After our full day in Northern Ireland, we returned to Dublin. We grabbed some quick fish n chips, then rested up for our full day of travel to Wales and London.
Rather than take a cab to the port, we decided to walk from the apartment. It wasn’t a terribly long walk, but it was early, and we hadn’t had our coffee or tea yet. Dragging our backpacks, we finally entered the gangplank to board the Ulysses and cross the Irish Sea to Holyhead. We booked our rail and sail tickets thanks very much to the advice of The Man in Seat 61. I was a little apprehensive at traveling by boat, train, and tube all in one day, but we did it successfully!
After boarding the ferry, we grabbed some seats and a quick breakfast. We had all the best intentions to go out on deck and see the sea and the approach to Wales… but we took Dramamine and promptly fell asleep in our seats. I woke up just in time to see the British Isles from the window, and watch the boat maneuver into Holyhead Port in Wales. We had a little bit of time to look around Wales, but being neurotic and worried about missing our train, we limited our selves to a quick view off the bridge and a jaunt around the giftshop (dragon key chain and ALL the tangfastics, wine gummies, and galaxy minstrels!).
The train from Holyhead to London was PACKED. Apparently Virgin Trains overbooked, and we felt lucky to have seats, even if we weren’t next to each other. People were standing in the aisles, and we didn’t even get trolley service (I really wanted some Harry Potter style roving snack cart action – so this was a huge disappointment). Luckily we had stocked up on candy in the giftshop so we got all sugared up as we rode along the coast, through the mountains, and across the beautiful countryside.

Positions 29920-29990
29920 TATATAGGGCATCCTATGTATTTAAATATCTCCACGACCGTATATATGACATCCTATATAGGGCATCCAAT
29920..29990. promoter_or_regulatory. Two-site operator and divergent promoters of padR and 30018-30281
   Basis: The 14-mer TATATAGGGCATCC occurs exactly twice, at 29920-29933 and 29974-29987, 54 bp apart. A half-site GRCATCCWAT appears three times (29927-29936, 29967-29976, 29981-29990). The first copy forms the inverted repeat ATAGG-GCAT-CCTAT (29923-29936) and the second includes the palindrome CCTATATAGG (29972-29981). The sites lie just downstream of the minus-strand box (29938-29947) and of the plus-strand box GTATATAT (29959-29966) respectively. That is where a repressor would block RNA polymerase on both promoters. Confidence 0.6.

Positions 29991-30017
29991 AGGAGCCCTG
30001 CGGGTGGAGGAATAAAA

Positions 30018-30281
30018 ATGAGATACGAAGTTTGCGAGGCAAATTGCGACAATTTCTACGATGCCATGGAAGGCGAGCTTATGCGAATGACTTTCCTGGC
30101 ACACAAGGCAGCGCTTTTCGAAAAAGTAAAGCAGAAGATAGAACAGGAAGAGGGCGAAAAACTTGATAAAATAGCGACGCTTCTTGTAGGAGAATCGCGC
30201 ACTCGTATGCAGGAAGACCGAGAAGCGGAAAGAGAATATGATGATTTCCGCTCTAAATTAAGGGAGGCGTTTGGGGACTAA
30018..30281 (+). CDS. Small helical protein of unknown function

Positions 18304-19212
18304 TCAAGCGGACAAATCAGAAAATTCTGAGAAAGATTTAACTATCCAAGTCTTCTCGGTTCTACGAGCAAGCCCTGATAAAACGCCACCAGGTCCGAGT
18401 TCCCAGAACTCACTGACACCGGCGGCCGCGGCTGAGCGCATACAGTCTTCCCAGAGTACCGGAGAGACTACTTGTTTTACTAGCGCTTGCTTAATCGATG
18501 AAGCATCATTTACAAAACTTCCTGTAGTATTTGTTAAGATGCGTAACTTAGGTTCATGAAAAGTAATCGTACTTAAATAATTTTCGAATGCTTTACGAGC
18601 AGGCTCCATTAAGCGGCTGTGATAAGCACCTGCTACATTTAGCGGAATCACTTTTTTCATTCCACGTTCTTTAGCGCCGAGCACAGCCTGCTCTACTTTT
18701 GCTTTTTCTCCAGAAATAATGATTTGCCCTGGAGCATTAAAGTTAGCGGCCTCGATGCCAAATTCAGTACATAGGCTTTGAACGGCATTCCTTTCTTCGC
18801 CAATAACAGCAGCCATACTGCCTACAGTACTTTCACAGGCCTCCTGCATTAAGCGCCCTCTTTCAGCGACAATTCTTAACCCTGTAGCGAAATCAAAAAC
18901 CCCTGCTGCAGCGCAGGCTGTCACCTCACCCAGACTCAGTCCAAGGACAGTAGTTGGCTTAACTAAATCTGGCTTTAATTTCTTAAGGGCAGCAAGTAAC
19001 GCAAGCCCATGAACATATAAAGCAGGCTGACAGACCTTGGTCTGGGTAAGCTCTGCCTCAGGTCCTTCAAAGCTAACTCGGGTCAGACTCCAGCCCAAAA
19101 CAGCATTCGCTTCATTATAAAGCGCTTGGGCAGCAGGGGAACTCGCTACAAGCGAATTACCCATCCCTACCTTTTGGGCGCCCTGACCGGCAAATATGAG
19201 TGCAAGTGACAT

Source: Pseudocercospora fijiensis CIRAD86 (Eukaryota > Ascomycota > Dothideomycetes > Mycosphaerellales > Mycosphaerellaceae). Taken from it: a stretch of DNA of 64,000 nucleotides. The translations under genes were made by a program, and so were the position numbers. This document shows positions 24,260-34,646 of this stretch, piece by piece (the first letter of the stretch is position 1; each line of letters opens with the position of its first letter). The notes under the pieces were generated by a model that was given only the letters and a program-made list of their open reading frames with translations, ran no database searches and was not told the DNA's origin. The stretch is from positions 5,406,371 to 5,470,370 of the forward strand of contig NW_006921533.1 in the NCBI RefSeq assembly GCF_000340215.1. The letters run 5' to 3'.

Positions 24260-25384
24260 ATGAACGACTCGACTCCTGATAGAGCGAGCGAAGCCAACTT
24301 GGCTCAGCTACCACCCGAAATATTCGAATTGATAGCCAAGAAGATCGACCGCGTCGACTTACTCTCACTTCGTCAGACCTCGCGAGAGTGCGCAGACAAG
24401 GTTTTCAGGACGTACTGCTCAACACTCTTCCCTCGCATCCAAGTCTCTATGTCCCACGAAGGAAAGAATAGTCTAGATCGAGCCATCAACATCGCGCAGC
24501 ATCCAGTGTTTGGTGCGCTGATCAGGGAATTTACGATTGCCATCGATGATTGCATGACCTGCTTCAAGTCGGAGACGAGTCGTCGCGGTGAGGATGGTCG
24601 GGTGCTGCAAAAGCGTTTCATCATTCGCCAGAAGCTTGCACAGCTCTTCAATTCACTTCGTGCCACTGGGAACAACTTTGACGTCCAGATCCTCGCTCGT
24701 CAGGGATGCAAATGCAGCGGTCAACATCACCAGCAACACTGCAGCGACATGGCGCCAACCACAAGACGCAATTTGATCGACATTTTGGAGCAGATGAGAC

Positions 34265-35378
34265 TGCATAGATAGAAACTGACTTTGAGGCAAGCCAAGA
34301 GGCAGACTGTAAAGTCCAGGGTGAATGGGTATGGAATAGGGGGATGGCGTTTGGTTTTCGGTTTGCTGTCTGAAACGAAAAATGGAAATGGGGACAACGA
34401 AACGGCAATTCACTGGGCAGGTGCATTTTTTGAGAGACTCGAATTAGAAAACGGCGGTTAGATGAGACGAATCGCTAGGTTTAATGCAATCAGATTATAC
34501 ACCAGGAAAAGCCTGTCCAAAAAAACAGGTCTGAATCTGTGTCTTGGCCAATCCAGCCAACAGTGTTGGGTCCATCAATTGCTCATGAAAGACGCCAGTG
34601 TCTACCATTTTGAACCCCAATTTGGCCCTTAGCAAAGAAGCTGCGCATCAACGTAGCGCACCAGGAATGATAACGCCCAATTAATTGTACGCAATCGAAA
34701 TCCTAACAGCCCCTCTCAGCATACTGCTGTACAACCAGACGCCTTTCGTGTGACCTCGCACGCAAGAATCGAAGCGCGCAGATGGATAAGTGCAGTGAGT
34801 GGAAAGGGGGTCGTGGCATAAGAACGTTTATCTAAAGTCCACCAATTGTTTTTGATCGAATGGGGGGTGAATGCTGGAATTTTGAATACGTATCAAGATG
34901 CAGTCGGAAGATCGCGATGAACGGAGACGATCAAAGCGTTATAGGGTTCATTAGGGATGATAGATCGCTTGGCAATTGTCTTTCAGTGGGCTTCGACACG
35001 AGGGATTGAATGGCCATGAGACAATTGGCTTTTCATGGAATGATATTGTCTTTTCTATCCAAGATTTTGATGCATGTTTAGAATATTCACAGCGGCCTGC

The Man in Seat 61 posted this video, which shows the journey from beginning to end (only in the opposite direction that we went in):
As you can see in the video, it is a gorgeous way to travel, with castles, seas, and TONS of sheep along the way. The Snowdonia Mountains were particularly gorgeous, and occasionally we would spot a ruined castle atop a hill – perfect. Snowdonia National Park is the largest in Wales, and one of the original 3 National Parks established there. Wales is arguably one of the most beautiful places we saw in our travels, and I’d love to spend more time there off the train.
The weirdest part of the trip was definitely Will Ferrell/Ron Burgundy narrating the bathroom experience. We also passed what seemed like the world’s biggest trailer park. We also heard some of the dumbest words ever uttered on the train: American Man: “What language do you think that is out there on that sign?” American Man’s Girlfriend: “ummm, Welsh?”
Finally, we pulled into Euston Station, changed some Euros to Sterling Pounds, and headed down to the famous Tube stations to catch a ride to Waterloo Station in Southbank… we had no trouble navigating (or staying on the standing side of the escalators so as not to incur the wrath of angry Londoners) and made it to our home neighborhood for the next several days. By this time, we were exhausted from travel, hungry, and not thinking terribly clearly. Our host’s instructions were fantastic, but we managed to come out the wrong exit and get turned around. Luckily, a kind Liverpudlian walked us to the correct street and virtually patted us on the head as he sent us on the correct path to the Cut (everyone was SO NICE there – if a bit snarky).
We got in the flat, threw our stuff down, and headed to the closest pub, the Windmill Tavern for some pints and chicken curry. Rather than explore, we settled in to prepare for a full day of London the next day…
One reply to “Wales, Snowdonia, and Entering London”
Great blog Katie, I was born along the coast in a place call Rhyl. You must visit here one day